Featured Species


Hulē‘ia National Wildlife Refuge (NWR) is approximately 241 acres and was established in 1973 under the Endangered Species Act to recover threatened and endangered species including the koloa maoli (Hawaiian duck, Anas wyvilliana), ‘alae ke‘oke‘o (Hawaiian coot, Fulica alai), ‘alae ‘ula (Hawaiian gallinule, Gallinula chloropus sandvicensis), ae‘o (Hawaiian stilt, Himantopus mexicanus). Also included is the nēnē (Hawaiian goose, Branta sandvicensis) which has recently been listed as Threatened. Managed wetlands within the Hulē‘ia River Valley provide for the birds’ lifecycle history requirements. In addition, 26 other bird species (18 of which are introduced) also use the Refuge.

A gaggle of Hawaiian geese hanging out in lush green grass

Somewhat similar in appearance to a Canada Goose except only the face, cap, and hindneck are black; and Hawaiian geese have buff-colored cheeks. The front and sides of the neck appear to have black and white stripes. This is caused by diagonal rows of white feathers with black skin showing...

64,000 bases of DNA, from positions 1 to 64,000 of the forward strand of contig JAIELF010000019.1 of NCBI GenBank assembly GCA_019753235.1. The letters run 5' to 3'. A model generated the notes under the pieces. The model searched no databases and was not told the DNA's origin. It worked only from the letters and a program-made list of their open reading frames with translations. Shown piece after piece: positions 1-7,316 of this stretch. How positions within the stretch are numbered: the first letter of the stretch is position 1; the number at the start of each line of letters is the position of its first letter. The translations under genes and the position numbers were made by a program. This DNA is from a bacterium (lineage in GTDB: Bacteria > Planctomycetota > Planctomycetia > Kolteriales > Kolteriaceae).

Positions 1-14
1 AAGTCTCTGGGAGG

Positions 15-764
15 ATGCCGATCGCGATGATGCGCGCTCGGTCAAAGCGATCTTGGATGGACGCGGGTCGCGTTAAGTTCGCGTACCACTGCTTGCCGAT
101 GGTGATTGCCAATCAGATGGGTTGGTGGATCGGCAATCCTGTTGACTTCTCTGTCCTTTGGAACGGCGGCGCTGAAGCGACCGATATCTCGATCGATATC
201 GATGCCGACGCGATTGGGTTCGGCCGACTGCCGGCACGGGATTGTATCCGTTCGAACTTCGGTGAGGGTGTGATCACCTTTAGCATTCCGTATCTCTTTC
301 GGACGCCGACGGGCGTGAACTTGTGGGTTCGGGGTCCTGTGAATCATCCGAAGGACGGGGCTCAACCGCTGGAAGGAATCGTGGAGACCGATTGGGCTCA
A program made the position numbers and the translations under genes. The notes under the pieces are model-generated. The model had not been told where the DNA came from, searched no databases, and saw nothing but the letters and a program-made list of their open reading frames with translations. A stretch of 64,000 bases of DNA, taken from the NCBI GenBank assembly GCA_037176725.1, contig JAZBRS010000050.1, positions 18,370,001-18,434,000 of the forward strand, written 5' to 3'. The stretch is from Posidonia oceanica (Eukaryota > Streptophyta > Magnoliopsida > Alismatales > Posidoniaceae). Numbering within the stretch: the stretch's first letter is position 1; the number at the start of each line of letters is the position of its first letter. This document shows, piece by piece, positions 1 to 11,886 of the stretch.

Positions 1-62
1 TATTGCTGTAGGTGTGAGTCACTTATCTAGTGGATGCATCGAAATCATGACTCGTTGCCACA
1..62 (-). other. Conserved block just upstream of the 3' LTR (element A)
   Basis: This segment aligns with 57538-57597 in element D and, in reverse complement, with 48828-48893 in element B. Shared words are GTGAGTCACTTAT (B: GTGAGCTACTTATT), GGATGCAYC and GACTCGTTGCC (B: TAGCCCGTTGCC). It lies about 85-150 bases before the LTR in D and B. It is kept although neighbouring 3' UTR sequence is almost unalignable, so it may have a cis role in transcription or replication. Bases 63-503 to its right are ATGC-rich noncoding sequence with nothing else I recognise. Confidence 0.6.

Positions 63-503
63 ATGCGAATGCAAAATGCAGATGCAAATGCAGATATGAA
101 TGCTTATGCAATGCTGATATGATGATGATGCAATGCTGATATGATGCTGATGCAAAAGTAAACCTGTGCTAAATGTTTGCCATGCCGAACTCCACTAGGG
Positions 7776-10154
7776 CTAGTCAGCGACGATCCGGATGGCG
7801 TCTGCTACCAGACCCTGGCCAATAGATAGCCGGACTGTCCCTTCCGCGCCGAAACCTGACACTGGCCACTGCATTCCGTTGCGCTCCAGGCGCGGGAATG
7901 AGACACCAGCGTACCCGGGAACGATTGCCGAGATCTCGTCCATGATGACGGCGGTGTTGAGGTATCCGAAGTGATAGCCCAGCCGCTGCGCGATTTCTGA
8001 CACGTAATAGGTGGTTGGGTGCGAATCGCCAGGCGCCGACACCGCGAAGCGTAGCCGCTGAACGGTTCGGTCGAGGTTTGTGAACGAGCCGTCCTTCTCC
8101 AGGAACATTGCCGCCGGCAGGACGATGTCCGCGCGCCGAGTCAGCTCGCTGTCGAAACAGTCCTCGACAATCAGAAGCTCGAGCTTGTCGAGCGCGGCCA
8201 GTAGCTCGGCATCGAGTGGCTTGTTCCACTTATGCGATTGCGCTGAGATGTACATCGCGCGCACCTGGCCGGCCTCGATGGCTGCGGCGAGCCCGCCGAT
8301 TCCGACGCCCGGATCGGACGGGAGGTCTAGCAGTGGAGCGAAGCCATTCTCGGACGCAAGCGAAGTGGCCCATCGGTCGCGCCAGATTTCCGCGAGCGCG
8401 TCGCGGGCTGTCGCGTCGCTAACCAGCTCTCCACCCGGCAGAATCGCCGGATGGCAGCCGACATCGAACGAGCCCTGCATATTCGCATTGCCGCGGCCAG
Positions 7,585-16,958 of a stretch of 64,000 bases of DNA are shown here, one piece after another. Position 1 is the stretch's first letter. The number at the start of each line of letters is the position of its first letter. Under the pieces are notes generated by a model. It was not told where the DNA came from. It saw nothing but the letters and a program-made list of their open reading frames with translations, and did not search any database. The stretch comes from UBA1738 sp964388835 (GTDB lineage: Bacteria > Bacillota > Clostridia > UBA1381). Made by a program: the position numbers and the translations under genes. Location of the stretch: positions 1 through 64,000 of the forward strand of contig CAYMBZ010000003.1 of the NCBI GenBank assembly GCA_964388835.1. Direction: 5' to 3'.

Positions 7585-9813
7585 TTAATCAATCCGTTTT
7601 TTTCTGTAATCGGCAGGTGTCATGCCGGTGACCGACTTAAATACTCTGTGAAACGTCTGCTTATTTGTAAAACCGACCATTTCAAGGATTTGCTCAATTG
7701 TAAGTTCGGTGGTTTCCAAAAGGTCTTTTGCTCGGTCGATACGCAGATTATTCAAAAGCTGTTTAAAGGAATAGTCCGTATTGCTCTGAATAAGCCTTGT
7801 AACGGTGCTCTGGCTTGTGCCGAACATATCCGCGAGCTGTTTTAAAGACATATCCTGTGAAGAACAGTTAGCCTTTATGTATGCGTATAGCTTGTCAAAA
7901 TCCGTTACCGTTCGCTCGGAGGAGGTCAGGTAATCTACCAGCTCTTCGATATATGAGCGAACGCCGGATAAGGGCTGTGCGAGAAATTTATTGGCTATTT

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A black and brown duck with orange feet

The Hawaiian Duck or koloa, is generally mottled brown and has a green to blue speculum (the distinctive feathers on the secondary wing feathers) with white borders. Adult males tend to have a darker head and neck feathers (sometimes green). Both sexes have orange legs and feet. Females have a...

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A small, round black bird with a red beak and crown walking through grass. The bird is calling out.

The Hawaiian common moorhen is recognized as a distinct subspecies, differing from other races in having a red blush on the front & sides of the tarsus (Taylor 1998). However, there are no evident plumage or measurement differences from forms in North America (Wilson and Evans 1890-1899;...

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A small, round black bird with a red spot on its forehead

The Hawaiian coot is smaller in body size than the American coot, & the bulbous frontal shield above the bill is distinctly larger than that of the American coot & is usually completely white (Shallenberger 1977; Pratt et al. 1987). From 1 to 3 percent of the total Hawaiian coot...

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